• Utah
  • Established September 15, 1928
  • 56 square miles

Language can only go so far, and when it comes to the formations at Bryce Canyon, it stutters. The indigenous people who first lived in the area now known as Bryce Canyon called the worn sandstone/mudstone/limestone formations “red rocks standing like men.” These mystical rock formations are officially known in English as hoodoos, and they resemble fingers, stacks of rings, pinnacles, spires, and fins. And that’s just speaking of their shape. Their color is in a whole other dimension of experience. Bright oranges, bold yellows, reds that mimic sunset. To linger in Bryce Canyon is to linger in mystery. Weaving and flying around the stunning landscape of Bryce Canyon are prairie dogs, 160 bird species, and mule deer, among other animals. In spring and early summer, wildflowers give the stone contrast.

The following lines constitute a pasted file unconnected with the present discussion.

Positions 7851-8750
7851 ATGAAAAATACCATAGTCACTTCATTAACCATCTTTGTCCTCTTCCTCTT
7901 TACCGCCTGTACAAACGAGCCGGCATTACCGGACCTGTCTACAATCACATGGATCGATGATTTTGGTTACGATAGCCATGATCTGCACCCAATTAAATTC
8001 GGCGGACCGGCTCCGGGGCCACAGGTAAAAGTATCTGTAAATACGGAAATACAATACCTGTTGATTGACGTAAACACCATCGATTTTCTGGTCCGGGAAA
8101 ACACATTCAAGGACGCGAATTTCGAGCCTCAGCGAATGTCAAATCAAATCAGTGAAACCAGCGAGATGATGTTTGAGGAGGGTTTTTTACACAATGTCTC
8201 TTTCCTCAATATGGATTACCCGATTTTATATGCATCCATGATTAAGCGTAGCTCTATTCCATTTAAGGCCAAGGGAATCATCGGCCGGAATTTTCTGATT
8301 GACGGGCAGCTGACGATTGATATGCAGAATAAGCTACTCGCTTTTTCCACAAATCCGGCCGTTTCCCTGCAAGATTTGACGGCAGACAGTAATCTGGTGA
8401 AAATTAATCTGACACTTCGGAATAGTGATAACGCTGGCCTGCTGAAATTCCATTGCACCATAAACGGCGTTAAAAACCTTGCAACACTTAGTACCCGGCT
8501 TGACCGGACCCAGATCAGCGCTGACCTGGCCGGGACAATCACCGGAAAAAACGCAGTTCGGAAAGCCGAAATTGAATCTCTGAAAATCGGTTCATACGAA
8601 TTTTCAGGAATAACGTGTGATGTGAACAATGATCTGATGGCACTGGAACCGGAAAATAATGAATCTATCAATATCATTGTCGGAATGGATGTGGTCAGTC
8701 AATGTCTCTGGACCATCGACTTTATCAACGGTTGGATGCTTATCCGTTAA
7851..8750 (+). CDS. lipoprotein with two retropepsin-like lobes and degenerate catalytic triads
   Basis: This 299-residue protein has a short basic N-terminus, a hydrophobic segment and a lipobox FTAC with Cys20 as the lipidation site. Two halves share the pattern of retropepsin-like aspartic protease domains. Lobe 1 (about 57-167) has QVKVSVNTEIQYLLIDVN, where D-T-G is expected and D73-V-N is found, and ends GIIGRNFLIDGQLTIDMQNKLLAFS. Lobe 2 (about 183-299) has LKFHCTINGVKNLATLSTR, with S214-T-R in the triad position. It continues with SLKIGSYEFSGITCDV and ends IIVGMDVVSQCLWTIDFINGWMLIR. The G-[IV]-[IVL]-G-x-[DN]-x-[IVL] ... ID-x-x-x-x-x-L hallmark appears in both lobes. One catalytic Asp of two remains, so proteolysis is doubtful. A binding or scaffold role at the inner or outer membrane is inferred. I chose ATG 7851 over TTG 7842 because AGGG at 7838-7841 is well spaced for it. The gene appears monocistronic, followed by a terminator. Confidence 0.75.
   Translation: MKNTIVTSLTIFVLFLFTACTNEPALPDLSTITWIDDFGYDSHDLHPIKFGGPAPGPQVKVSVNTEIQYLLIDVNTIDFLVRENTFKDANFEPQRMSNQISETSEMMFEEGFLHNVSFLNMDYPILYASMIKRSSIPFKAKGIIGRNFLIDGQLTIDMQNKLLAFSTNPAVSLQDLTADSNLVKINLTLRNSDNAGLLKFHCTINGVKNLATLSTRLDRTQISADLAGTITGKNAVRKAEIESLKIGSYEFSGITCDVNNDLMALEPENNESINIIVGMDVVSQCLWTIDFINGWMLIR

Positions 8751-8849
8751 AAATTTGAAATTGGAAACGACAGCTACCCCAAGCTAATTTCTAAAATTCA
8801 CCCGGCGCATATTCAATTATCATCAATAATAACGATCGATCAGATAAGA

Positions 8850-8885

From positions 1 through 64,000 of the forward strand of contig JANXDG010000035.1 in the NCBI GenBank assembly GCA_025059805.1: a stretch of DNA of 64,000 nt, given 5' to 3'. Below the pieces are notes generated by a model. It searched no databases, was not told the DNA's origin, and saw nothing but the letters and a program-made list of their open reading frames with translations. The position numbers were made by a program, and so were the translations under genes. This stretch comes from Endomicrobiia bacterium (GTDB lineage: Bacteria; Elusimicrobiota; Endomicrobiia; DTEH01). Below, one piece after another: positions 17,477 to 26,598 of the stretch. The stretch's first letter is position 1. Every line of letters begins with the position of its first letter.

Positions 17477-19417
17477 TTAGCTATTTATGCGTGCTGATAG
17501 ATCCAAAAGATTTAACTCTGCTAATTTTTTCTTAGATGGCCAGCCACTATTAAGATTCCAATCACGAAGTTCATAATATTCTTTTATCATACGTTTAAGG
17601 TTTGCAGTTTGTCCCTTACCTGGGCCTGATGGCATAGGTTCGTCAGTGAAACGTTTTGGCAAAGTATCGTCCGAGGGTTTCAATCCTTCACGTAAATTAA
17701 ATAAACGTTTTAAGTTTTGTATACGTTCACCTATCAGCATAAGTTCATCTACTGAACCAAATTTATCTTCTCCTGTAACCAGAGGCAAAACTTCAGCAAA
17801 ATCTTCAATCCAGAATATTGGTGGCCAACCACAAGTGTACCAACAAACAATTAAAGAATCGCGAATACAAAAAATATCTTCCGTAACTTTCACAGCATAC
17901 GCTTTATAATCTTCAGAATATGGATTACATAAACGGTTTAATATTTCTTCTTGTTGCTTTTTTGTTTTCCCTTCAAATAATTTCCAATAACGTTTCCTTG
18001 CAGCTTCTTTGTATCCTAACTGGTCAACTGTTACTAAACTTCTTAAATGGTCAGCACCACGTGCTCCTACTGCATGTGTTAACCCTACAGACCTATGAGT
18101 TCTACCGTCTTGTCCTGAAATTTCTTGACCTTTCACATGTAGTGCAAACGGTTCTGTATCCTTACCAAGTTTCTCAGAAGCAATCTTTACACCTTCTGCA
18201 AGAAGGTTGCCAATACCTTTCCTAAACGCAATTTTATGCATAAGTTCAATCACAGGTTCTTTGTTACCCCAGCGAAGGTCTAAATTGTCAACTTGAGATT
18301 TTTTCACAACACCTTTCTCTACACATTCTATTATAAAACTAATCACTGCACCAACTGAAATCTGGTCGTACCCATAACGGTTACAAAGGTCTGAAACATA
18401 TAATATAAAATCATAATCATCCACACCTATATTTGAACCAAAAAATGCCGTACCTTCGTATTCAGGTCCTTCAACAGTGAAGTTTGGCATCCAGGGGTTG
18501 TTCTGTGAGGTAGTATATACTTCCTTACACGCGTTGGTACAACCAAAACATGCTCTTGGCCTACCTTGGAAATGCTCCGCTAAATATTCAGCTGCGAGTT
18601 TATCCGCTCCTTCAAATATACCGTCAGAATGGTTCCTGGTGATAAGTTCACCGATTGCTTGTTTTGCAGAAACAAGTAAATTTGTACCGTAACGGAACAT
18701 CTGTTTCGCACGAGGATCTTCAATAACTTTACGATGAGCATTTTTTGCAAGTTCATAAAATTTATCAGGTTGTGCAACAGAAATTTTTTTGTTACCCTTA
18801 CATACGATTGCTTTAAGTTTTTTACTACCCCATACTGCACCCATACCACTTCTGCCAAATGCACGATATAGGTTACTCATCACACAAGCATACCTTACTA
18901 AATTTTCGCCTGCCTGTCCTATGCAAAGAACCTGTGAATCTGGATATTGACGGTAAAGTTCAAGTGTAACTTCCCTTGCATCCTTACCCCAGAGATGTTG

Bryce Canyon is relatively small, as national parks go, and it’s not really a canyon at all. It’s a plateau full of amphitheaters carved out of the high land of the Paunsaugunt Plateau that is part of the much larger Colorado Plateau. It’s possible to drive through all of Bryce Canyon National Park in three hours, but the landscape calls travelers to slow down, immerse themselves, really see and listen.

What We Reveal

Bryce Canyon National Park is one of the parks that National Parks Revealed knows best. We can match you with private guides who can give you the inside scoop on the marvel-inducing geology, take you on little-known paths, and even give you a go at rock-climbing in the area. We know the best places to stay and to eat, and will create an itinerary where you get just the right balance of adventure and relaxation. National Parks Revealed recommends combining a trip to Bryce with trips to Zion National Park and possibly the Grand Canyon, Monument Valley, Canyonlands, or other wonders of the American southwest. As always, we will arrange for luxurious accommodations in the area.